Event explores disability myths

By Decordric Winzer/reporter

Students and faculty came to understand the respect and inclusion necessary in regards to people with disabilities when student accessibility resources presented “don’t dis my ability” April 9 in the NE campus library.

Coordinators divided a crowded room of about 100 students and faculty into groups to play a Jeopardy-like game with students working together to answer questions having to do with language, attitude, behavior, everyday accessibility and systematic oppression.

Crimson Hite led the presentation with the word “ableism,” which represents the discrimination and social prejudice against people with disabilities.

Most of the attendees had no idea what ableism meant or who it referred to.

“Once you know better, you can do better,” Hite said.

Students were advised to do their own research and keep questions to themselves before asking people questions about their disability.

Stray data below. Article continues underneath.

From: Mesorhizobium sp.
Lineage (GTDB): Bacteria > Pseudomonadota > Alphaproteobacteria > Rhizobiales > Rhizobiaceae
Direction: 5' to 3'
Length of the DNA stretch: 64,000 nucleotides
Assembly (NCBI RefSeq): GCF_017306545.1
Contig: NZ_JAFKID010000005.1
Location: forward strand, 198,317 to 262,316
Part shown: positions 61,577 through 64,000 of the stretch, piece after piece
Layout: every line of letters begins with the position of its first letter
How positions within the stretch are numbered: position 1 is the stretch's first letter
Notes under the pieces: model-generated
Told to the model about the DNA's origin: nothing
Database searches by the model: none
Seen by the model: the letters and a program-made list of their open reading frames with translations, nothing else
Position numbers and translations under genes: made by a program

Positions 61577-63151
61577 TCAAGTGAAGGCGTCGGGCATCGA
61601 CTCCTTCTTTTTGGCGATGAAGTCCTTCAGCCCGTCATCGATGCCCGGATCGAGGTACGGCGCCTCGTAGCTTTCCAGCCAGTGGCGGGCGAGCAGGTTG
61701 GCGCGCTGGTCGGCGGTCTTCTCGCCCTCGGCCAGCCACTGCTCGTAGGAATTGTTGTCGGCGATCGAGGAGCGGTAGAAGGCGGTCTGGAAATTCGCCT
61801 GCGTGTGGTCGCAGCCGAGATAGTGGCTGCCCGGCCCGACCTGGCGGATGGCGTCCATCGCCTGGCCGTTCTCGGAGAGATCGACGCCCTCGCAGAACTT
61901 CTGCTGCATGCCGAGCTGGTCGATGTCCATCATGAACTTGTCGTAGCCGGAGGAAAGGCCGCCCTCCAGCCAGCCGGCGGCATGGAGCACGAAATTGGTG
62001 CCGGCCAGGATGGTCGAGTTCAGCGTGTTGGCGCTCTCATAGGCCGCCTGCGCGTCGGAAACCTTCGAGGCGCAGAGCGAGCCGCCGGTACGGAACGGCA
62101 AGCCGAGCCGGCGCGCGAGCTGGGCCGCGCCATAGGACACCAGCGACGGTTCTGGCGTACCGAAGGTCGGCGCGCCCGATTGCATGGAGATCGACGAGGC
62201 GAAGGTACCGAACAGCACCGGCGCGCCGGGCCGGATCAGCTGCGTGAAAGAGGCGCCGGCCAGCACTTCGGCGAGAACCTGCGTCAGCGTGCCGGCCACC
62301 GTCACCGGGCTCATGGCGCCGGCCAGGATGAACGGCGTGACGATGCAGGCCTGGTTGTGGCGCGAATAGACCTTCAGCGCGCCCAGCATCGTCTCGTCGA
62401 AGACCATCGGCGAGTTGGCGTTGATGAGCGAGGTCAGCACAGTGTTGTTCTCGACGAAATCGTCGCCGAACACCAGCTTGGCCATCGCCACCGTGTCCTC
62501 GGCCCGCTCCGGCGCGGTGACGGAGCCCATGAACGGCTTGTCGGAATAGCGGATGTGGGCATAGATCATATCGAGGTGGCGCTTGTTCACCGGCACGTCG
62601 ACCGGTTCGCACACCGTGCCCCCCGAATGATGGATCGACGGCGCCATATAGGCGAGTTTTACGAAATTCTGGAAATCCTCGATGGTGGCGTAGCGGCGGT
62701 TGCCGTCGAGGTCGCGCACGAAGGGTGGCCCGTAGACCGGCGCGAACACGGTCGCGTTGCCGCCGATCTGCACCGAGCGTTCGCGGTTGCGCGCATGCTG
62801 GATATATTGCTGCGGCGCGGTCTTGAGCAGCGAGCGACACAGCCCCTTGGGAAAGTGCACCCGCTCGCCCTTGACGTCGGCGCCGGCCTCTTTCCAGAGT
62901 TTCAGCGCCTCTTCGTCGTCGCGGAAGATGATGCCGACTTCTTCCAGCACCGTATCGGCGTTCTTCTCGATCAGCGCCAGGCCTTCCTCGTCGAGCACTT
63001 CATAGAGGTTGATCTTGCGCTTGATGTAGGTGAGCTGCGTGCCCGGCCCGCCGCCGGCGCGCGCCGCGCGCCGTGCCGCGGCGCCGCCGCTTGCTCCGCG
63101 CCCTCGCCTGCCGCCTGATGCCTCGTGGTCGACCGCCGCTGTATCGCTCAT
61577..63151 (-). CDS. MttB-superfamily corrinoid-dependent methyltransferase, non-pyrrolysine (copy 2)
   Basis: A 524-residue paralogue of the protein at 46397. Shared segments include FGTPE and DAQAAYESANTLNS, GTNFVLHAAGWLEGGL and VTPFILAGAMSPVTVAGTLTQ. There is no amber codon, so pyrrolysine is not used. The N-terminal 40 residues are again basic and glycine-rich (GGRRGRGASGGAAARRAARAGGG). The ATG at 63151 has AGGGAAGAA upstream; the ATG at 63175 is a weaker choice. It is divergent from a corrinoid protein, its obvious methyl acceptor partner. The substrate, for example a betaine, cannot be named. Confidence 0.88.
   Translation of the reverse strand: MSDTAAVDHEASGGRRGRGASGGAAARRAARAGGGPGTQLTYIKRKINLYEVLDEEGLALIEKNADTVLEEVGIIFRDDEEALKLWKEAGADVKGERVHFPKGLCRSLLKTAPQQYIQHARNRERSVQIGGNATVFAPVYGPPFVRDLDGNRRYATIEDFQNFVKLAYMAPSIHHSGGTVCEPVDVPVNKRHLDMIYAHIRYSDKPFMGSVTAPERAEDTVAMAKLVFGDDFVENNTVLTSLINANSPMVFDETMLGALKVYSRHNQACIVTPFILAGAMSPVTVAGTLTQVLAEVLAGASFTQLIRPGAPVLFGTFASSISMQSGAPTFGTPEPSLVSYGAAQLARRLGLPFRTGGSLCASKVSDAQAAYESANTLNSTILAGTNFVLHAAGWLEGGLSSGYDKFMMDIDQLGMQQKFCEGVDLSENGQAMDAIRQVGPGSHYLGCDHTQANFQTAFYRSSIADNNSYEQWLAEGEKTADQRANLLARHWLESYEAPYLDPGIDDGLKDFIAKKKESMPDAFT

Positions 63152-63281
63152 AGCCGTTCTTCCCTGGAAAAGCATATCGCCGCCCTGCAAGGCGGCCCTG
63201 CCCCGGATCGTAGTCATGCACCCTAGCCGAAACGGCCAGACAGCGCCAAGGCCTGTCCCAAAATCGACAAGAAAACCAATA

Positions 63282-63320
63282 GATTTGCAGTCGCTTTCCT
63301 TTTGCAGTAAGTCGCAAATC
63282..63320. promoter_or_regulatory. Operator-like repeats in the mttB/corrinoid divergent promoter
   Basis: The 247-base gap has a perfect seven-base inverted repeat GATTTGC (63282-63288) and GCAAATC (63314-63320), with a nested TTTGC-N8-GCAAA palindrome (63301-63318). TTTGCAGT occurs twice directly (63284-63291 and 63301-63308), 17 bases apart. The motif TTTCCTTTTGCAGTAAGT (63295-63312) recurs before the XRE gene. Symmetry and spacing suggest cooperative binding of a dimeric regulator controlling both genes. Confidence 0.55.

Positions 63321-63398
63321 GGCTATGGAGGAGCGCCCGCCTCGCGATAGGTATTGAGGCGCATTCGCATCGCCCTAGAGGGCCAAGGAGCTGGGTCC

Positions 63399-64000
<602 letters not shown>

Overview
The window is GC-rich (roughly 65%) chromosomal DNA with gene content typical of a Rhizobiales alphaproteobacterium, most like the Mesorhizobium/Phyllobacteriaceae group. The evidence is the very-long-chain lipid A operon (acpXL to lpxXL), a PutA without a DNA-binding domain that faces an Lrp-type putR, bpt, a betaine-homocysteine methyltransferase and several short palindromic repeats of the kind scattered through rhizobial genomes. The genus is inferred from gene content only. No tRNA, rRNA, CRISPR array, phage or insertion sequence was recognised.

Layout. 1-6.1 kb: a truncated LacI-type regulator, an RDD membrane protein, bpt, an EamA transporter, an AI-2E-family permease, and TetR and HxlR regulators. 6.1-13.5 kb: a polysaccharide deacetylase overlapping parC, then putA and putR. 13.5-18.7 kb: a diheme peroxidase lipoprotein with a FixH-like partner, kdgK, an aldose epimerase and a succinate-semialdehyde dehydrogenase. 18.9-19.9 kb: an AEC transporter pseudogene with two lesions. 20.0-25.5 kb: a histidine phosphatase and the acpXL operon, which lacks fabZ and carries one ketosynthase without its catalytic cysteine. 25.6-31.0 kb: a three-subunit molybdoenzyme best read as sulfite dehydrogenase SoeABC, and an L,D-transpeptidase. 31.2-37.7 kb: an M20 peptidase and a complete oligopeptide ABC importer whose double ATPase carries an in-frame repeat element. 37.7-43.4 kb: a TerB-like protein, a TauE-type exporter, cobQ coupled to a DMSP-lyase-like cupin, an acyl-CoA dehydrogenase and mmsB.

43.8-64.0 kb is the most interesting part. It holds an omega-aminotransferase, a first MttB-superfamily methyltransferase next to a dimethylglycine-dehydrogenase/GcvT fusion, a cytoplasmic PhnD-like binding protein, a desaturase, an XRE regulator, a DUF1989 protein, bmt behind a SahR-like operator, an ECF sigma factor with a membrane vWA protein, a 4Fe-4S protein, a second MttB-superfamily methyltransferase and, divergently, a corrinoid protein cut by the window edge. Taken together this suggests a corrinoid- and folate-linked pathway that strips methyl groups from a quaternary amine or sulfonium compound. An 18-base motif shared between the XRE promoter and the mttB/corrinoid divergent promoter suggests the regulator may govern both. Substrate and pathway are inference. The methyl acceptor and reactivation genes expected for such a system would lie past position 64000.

“Relate to somebody as a person, not by their physical appearance,” Hite said. “Disabled people are valuable because they are people.’’

Game players were advised to be careful with what they say, and to not use “challenged” or “suffering” to describe someone’s disability.

Some other “don’ts” included words such as low or high functioning to describe people.

“If I was talking to you, would it be okay to call you low functioning?’’ NE student accessibility resources coordinator Kim Eason said.

One might think it’s okay to say something, but it could come off in a wrong way, she said.

When people use the wrong words, it makes it sound negative as if having a disability is “bad” and that people with disabilities “suffer.”

“People aren’t inspiring or brave for not being ashamed of themselves and their disability,” Hite said.

“A lot of people don’t know how to appropriately approach someone with a disability or people don’t know the correct and wrong ways to say something in regard to a disability,” said Ronda Isaacs, NE special services coordinator.

The best way to refer to someone with a disability is with the words “has,” “with” and “is,” Hite said.  An example would be referring to one’s brother as “a person with partial sight” instead of saying “a blind person.”

Hite urged students and faculty to do research whenever curious about a disability and to ask questions if they wanted to know how to properly approach people.

“Apologize and correct yourselves when needed, and do better,” Hite said.